Aetna “Super Prescribers” Warned
The insurance company Aetna sent a similar letter to nearly 1,000 physicians in August, warning them about their opioid prescribing habits. The doctors were identified as “super prescribers” by Aetna after a review of insurance claims.
"You have been identified as falling within the top 1 percent of opioid prescribers within your specialty," the letter states.
Aetna’s chief medical officer told The Washington Post the letter was not meant as a threat, but merely a note of caution.
"We're asking you to look at your practice...and identify if the way you're prescribing narcotics is best practice," said Harold Paz, MD. "And if it's not, here's an opportunity to improve."
Kaiser Permanente – an HMO -- is also urging doctors in its network to reduce opioid dosages to those recommended by the Centers for Disease Control and Prevention. The CDC’s guidelines say prescribers “should avoid increasing dosage” over 90 mg of morphine equivalent units a day.
“That dose does nothing for me,” says Scott Michaels, who at age 55 is permanently disabled by severe back pain, arthritis and other chronic illnesses.
Michaels has a genetic condition that causes him to metabolize opioids quickly. For seven years, he’s been taking a daily opioid dose of 330 mg of morphine equivalent units – nearly four times what CDC and Kaiser Permanente recommend as a ceiling.
“I have a terrible metabolism so the medication goes right through me, hence the high dose. As of last month, Kaiser is reducing me 10% a month until I’m at 90 mg. I have no choice they said. The pain is already coming back and they don’t care,” said Michaels, who asked that we not use his real name.
“Kaiser is an insurance company and provider. To me that is a conflict of interest. I just don’t know what to do. It can’t be legal to withhold medication that has proven for me to work.”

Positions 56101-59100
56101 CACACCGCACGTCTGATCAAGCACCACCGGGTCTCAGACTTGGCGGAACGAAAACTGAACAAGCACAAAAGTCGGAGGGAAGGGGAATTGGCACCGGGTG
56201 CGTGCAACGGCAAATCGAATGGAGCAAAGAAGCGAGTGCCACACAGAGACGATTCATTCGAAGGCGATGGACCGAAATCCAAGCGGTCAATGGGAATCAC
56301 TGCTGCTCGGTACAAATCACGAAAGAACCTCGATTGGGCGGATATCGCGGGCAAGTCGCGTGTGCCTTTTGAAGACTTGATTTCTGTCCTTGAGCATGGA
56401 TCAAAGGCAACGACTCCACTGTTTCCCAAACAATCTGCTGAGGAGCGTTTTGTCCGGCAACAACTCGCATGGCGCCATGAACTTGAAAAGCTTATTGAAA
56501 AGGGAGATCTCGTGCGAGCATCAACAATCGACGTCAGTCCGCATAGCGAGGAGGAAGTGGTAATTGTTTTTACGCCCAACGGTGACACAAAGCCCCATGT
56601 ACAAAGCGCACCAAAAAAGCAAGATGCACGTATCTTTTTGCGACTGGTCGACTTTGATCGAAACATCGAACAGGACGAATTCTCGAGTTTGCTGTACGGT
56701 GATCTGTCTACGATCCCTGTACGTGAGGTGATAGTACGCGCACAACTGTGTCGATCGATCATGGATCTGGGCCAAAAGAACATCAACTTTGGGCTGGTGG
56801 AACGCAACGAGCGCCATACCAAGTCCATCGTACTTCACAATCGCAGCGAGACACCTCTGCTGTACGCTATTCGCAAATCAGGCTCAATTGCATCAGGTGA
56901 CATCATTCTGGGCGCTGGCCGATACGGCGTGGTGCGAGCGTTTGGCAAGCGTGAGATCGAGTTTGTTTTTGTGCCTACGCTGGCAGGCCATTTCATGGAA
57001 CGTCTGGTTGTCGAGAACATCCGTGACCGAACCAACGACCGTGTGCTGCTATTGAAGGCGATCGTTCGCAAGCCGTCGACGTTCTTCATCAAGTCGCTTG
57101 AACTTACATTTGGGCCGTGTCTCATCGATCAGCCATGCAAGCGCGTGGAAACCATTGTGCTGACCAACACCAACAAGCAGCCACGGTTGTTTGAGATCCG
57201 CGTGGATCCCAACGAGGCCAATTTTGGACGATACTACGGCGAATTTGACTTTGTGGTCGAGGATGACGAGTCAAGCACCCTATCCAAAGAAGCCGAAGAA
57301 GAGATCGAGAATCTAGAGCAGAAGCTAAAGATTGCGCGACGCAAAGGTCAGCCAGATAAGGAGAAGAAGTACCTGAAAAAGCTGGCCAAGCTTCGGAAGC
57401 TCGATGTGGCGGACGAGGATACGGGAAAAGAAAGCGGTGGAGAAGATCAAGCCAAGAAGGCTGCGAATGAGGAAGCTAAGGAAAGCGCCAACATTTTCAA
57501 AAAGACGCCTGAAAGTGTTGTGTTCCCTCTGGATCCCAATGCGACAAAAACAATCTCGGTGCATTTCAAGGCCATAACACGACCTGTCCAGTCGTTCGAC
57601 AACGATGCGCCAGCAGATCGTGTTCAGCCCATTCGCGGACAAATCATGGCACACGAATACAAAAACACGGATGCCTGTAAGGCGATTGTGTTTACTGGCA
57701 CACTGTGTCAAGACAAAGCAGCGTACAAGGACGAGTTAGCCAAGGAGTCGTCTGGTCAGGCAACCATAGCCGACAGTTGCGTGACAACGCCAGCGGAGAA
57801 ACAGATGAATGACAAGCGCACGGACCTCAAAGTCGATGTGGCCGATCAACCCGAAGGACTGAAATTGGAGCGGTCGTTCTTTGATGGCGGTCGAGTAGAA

Jennifer Nelson was also on a high dose of opioids that is now being reduced by her doctor to reach the levels recommended by the CDC. She says her health has deteriorated significantly and she’s worried about become bedridden.
“I lived a very high functioning life. My biggest fear is my seven year old not having a Mom to walk him to the bus stop," Nelson says. “Nineteen years and I've never overdosed or used my meds incorrectly. I submit to random urine tests and pill counts, and educated myself on my meds. So what do we do? Can insurance companies legally threaten doctors like that? And why are they quoting CDC guidelines when doing so? I'm infuriated. Exhausted, unable to sleep, gritting my teeth in pain, but infuriated.”
Insurers say their efforts to wean patients off high doses of opioids are producing results. Blue Cross/Blue Shield of California says its Narcotic Safety Initiative has resulted in an 11% reduction in members using the very highest doses and “prevented” 25% of all new opioid users from using the drugs for more than 90 days.
Will these new policies also reduce the number of people dying from opioid overdoses?
Blue Cross/Blue Shield of Massachusetts – one of the first insurers to adopt tougher prescribing policies – says it has reduced the dispensing of opioids to its members by 15 percent since 2012. But the new policies failed to slow the growing number of opioid overdose deaths in Massachusetts, which more than doubled.